Iowa Educational Savings Plans Trust

Tax Benefits

Allow your savings the potential to grow faster and work harder.

Tax-Deferred Earnings

The assets in your College Savings Iowa account grow deferred from federal and state income taxes. This means you are not paying annual taxes on the earnings while the funds are in the account, which provides the potential for additional growth of your investments when compared to a taxable account for the same period.

Tax-Free Withdrawals

You will not pay federal or state taxes on money withdrawn from your College Savings Iowa account to pay for qualified education expenses.1 If you are an Iowa taxpayer, all withdrawals are free from state income taxes.

Iowa Income Tax Deduction

If you are a Participant and also an Iowa taxpayer, you can deduct up to $5,500 of your contributions per Beneficiary account, including rollovers, from your Iowa income taxes in 2024. This number is adjusted annually for inflation, and you can contribute until the Iowa state income tax-filing deadline, which is generally April 30, for the prior year’s tax purposes. For example, Iowa taxpayers can deduct up to $3,785 in contributions from their adjusted gross income for 2023 up to the tax deadline of April 30, 2024.

Since the deduction applies to each Beneficiary account you own and contribute to, you can maximize the amount you can deduct by having accounts for multiple beneficiaries. For example, married Participants who contribute to separate accounts on behalf of their two children can deduct up to $22,000 (4 x $5,500) in 2024.

Contributions are deducted on line 24, item "g" of your Iowa income tax return. Most tax software programs will ask for this information and correctly indicate the appropriate reason for the deduction. When you withdraw the funds, if it is not for a qualified education expense and you previously took a deduction, the amount of the deduction must be added back to Iowa taxable income.

Federal gift tax incentive

You can contribute up to $90,000 in a single year for each Beneficiary ($180,000 for a married couple filing jointly) without incurring a federal gift tax. The amount is prorated over five years; so, for example, a $30,000 contribution would use $6,000 of the current $18,000 annual gift tax exclusion each year for five years.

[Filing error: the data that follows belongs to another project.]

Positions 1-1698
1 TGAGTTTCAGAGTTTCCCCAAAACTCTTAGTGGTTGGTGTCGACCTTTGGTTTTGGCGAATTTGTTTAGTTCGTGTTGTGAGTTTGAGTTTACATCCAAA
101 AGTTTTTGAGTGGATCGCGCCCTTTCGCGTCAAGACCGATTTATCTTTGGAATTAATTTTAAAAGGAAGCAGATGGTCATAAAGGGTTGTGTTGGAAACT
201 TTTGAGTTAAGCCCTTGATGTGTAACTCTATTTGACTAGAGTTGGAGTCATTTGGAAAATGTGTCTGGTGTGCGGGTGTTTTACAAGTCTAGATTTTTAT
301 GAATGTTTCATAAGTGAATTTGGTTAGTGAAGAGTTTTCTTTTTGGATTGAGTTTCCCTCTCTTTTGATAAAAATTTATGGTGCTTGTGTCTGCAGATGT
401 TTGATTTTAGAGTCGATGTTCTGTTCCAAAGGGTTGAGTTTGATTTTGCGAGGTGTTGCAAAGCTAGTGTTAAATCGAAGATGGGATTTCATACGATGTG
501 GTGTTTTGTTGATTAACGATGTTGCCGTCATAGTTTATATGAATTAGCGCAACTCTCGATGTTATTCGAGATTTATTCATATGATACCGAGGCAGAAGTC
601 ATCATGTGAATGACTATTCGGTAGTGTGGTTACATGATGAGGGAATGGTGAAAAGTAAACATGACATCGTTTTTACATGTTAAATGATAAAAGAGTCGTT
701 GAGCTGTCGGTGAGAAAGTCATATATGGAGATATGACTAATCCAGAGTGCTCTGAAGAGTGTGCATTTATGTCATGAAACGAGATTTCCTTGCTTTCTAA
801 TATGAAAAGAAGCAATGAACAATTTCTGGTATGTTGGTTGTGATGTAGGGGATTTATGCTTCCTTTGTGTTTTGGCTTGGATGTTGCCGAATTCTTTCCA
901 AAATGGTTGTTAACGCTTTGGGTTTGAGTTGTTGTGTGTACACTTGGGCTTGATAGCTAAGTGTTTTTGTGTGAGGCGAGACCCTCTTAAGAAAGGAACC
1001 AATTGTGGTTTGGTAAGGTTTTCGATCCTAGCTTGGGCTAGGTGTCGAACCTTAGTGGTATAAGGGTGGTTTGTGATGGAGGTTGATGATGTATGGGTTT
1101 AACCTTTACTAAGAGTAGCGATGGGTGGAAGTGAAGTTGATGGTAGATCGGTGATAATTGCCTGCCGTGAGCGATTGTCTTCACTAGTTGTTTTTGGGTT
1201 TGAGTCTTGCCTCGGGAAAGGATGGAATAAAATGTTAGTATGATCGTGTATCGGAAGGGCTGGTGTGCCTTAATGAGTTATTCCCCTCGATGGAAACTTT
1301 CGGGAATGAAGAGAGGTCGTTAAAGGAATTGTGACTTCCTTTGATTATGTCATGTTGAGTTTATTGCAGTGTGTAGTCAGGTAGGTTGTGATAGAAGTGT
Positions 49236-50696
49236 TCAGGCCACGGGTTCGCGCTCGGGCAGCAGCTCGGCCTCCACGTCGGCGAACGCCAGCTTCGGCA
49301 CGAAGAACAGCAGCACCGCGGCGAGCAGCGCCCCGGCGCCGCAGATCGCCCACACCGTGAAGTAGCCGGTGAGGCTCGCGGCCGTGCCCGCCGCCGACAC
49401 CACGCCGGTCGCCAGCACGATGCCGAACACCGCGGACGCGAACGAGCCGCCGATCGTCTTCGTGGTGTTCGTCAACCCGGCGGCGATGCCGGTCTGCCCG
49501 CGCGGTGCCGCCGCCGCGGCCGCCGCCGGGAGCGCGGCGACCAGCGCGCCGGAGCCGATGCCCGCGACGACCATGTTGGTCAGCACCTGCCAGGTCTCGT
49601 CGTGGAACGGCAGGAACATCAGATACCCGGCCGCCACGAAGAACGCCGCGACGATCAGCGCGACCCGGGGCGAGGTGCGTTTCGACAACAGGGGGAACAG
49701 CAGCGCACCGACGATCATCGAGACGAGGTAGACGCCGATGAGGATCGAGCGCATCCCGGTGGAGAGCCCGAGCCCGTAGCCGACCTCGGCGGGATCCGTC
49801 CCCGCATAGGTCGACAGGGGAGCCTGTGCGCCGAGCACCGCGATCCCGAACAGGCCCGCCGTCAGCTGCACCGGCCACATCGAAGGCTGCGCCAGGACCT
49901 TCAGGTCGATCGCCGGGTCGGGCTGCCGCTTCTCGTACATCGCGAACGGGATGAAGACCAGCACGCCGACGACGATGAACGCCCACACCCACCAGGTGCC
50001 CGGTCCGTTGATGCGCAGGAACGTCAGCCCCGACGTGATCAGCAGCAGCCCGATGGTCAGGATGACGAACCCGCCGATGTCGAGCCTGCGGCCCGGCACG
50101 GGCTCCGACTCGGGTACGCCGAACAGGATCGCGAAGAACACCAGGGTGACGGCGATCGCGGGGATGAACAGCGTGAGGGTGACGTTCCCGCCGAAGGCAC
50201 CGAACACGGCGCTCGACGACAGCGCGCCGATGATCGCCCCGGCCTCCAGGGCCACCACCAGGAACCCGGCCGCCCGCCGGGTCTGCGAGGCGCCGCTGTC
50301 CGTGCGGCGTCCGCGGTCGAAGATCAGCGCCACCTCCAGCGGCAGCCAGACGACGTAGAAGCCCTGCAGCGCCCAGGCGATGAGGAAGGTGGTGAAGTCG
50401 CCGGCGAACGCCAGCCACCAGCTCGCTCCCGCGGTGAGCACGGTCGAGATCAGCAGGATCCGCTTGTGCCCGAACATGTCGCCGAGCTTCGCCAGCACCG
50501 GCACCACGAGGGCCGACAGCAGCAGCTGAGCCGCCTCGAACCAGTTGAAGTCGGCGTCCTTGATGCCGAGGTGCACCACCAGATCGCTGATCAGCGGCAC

In the event the donor doesn't survive the 5-year period, a prorated amount will revert back to the donor's taxable estate.

529 plan rollovers to ABLE plans

You can roll over funds from your College Savings Iowa account to an ABLE plan, such as IAble, as long as your Beneficiary is the ABLE Account Owner or a “member of the family” of the ABLE Account Owner, as defined by Section 529. Keep in mind the rollover will count towards the ABLE Annual Contribution Limit, and this feature is currently only available until January 1, 2026. There are no federal tax consequences; however, you should consult your tax advisor for state tax implications. For more information about rollovers to IAble, refer to IAble’s Plan Disclosure Booklet.  

For more information about the tax benefits offered by College Savings Iowa, refer to our Program Description.

1The earnings portion of nonqualified withdrawals may be subject to federal income tax and a 10% federal penalty tax, as well as state and local income taxes. The availability of tax or other benefits may be contingent on meeting other requirements.

College Savings Iowa cannot provide individual tax advice. The rules around federal, state and local taxes are complex, and how they affect your personal situation can vary. If you have specific questions regarding taxes, you should consult a qualified tax advisor.

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